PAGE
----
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The hauling to-windward of M. Dumanoir afforded 1805, to the Minotaur and Spartiate an opportunity which, Oct. as the two rearmost ships of the weather column, Minothey would otherwise bave sought in vain. At about taur 3h. 10 m. P. M., having hauled close on the larboard Spartack, the Minotaur and Spartiate lay to with their tiate. main topsails to the masts, and exchanged broadsides in passing with the Formidable, Duguay-Trouin, Mont-Blanc, and Scipion, and, as the Neptuno was considerably astern, succeeded in cutting her off. At 4 P. M. the two british 74s wore, and got close alongside of the spanish 80; who, after defending herself in the most gallant manner, surrendered at about Surren5 h. 10 m. P. M. with the loss of her mizenmast and
Neptufore and main topmasts, and with, no doubt, a serious no. loss in men, although it has not been recorded. Having been captured directly to-windward of the Téméraire and her two prizes, the Neptuno drifted upon and fell on board the former. This gave rise to the extraordinary mistake contained in lord Collingwood's official despatch, representing that the Téméraire had been boarded by a french ship on one side and a spaniard on the other.
The Minotaur had her foretopsail yard shot Daaway; and both she and the Spartiate had their masts, mages yards, and rigging generally a good deal damaged. MinoThe Minotaur had three seamen killed, her boat- taur swain, (James Robinson,) one midshipman, (John SparSamuel Smith,) 17 seamen,and three marines wounded; and the Spartiate had also three seamen killed, and her boatswain, (John Clarke,) two midshipmen, (Henry Bellairs and Edward Knapman,) 16 seamen, and one marine wounded. A great proportion of the loss suffered by these two ships was no doubt inflicted by the Neptuno ; who, as the Intrépide was the last french, was herself the last spanish, ship that struck to the British on this eventful day. We have still some arrears to bring up in the lee column, a task we shall hasten to execute.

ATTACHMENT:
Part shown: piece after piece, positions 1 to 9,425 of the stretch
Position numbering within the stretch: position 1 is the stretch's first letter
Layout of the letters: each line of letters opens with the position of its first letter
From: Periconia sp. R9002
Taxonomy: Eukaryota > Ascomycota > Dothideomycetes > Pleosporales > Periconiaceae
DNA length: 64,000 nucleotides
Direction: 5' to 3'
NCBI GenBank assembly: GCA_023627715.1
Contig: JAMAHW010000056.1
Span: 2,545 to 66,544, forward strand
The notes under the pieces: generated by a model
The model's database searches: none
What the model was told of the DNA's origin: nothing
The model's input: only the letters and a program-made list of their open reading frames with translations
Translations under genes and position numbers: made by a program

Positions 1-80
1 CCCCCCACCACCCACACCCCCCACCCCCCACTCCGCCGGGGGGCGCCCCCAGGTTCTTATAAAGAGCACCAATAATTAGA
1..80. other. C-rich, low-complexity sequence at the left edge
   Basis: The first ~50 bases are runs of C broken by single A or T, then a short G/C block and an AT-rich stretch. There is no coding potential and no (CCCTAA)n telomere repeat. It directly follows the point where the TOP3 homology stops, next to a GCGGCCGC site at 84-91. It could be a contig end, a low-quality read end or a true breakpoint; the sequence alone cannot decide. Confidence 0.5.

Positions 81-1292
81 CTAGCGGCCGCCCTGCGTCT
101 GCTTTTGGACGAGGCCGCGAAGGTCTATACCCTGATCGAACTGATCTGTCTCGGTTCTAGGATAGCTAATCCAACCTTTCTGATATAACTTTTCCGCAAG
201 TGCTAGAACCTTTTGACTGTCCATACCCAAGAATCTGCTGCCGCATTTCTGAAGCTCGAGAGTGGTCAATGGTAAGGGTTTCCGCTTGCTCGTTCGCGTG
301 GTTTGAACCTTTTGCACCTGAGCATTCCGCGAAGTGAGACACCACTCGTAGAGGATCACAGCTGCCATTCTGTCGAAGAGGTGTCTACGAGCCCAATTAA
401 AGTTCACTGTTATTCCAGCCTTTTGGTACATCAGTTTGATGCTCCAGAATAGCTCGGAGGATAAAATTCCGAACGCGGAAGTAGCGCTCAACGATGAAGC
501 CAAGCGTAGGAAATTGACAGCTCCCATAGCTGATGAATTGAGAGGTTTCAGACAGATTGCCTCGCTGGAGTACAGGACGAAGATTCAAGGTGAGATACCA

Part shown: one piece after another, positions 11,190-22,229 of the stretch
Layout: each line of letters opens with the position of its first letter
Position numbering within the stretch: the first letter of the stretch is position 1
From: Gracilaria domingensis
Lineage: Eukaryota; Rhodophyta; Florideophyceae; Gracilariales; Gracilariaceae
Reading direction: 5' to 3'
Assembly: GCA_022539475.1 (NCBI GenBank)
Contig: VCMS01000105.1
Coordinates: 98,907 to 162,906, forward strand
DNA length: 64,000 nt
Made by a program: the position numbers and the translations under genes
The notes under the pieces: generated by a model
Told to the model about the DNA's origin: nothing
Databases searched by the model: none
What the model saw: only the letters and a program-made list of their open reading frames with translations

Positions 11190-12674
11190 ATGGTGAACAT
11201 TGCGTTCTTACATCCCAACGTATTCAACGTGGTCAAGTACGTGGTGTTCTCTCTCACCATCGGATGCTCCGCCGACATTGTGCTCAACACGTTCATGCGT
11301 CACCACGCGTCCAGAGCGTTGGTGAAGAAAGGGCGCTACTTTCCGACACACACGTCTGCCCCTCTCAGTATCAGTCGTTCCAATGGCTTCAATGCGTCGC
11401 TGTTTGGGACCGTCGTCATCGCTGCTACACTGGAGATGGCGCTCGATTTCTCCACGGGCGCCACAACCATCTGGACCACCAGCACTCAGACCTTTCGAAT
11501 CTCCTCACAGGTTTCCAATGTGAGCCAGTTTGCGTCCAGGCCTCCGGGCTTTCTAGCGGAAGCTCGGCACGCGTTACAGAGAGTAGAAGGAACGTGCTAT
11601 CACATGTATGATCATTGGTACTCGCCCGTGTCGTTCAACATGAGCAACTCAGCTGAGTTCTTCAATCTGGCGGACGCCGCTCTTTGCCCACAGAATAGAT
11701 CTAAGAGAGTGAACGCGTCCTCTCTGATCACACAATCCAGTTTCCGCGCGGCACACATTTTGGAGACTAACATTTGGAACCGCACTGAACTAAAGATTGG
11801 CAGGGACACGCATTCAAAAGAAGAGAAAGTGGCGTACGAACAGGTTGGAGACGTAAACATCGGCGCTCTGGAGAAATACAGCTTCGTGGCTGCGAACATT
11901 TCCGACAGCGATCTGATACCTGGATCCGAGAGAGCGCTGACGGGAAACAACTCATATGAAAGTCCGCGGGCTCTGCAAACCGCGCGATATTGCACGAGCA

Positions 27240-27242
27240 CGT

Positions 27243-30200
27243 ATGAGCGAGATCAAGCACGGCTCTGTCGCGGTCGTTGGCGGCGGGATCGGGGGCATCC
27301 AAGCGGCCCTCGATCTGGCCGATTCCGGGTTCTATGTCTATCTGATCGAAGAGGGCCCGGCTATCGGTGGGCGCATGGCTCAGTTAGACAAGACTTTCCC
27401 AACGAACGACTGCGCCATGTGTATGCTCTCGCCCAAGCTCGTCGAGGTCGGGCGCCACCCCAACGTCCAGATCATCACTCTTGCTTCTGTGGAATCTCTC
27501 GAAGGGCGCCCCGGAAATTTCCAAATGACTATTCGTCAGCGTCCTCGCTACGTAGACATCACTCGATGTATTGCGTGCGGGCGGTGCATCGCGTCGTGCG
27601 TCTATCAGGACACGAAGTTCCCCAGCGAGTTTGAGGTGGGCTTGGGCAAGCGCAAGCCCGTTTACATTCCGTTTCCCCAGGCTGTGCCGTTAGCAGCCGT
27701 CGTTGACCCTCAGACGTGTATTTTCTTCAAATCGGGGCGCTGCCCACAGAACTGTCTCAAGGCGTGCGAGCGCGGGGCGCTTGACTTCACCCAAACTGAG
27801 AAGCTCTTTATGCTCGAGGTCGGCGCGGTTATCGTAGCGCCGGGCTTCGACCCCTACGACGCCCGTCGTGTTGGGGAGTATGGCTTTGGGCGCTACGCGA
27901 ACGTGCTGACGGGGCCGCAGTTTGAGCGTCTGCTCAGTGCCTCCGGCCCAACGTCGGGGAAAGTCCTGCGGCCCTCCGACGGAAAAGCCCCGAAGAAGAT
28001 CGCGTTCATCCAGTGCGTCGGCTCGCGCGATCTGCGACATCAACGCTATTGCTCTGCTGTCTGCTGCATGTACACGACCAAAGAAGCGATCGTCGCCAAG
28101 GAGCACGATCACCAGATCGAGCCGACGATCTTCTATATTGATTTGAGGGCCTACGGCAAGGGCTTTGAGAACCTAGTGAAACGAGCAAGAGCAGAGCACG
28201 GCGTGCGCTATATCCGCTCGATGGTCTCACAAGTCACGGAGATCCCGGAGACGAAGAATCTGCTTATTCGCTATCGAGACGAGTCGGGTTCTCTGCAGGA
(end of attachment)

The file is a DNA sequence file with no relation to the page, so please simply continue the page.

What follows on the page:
It was about 2 P. M. when the Dreadnought got
1805. into action with the San-Juan Nepomuceno, then
some other ships,and was nearly in a defenceless state.
The Dreadnought had her masts cut with shot, but &c. to none carried away: her loss amounted to six sea
men and one marine killed, and one lieutenant, (James nought
L. Lloyd,) two midshipmen, (Andrew M‘Culloch and
Besides being dismasted, the San-Juan Nepomuceno
Having yawed to-starboard to allow the Dread
nought to pass on to the spanish three-decker, then Poly- the rearmost enemy's ship by two, the Polyphemus mus. attempted to haul up again; but, finding the english
Swiftsure close upon her larboard quarter, she was
obliged to wait until the latter passed ahead. It Eng- was at about 3 h. 25 m. P. M. that the english SwiftSwift- sure, having passed the Belleisle’s stern, opened
her fire upon the french Achille; who, passing along
* See diagram at p. 67, where the tracks cross.
fire from the french Neptune, in passing between 1805. the latter and the Belleisle, advanced on the french bet Achille’s weather quarter. In about 40 minutes after the Swiftsure had commenced the action with the Achille, the latter, having had her mizenmast and French fore yard shot away, and having also caught fire in on fire the fore top, ceased engaging, and, as it appeared in fore to the Polyphemus, waved a union jack at her starboard cathead. The Polyphemus then stood away to assist the Defence in engaging the San-Ildefonso, but who had struck before the Polyphemus got up; and the Prince three-decker bore down between the french Achille and english Swiftsure, just as the latter, considering the Achille a beaten ship, was hauling off to seek a more worthy opponent. But the business of the day, at this end of the line at least, was now nearly over.
The Swiftsure had her mizen topmast shot away, Daand mizenmast badly wounded, and lost seven sea- marts men and two marines killed, and one midshipman, english (Alexander Bell Handcock,) six seamen, and one marine wounded. The Polyphemus had her main and and
Polymain top masts badly wounded, her spanker-boom cut through, and one lowerdeck gun disabled, but mus. escaped with the slight loss of two men killed and four wounded.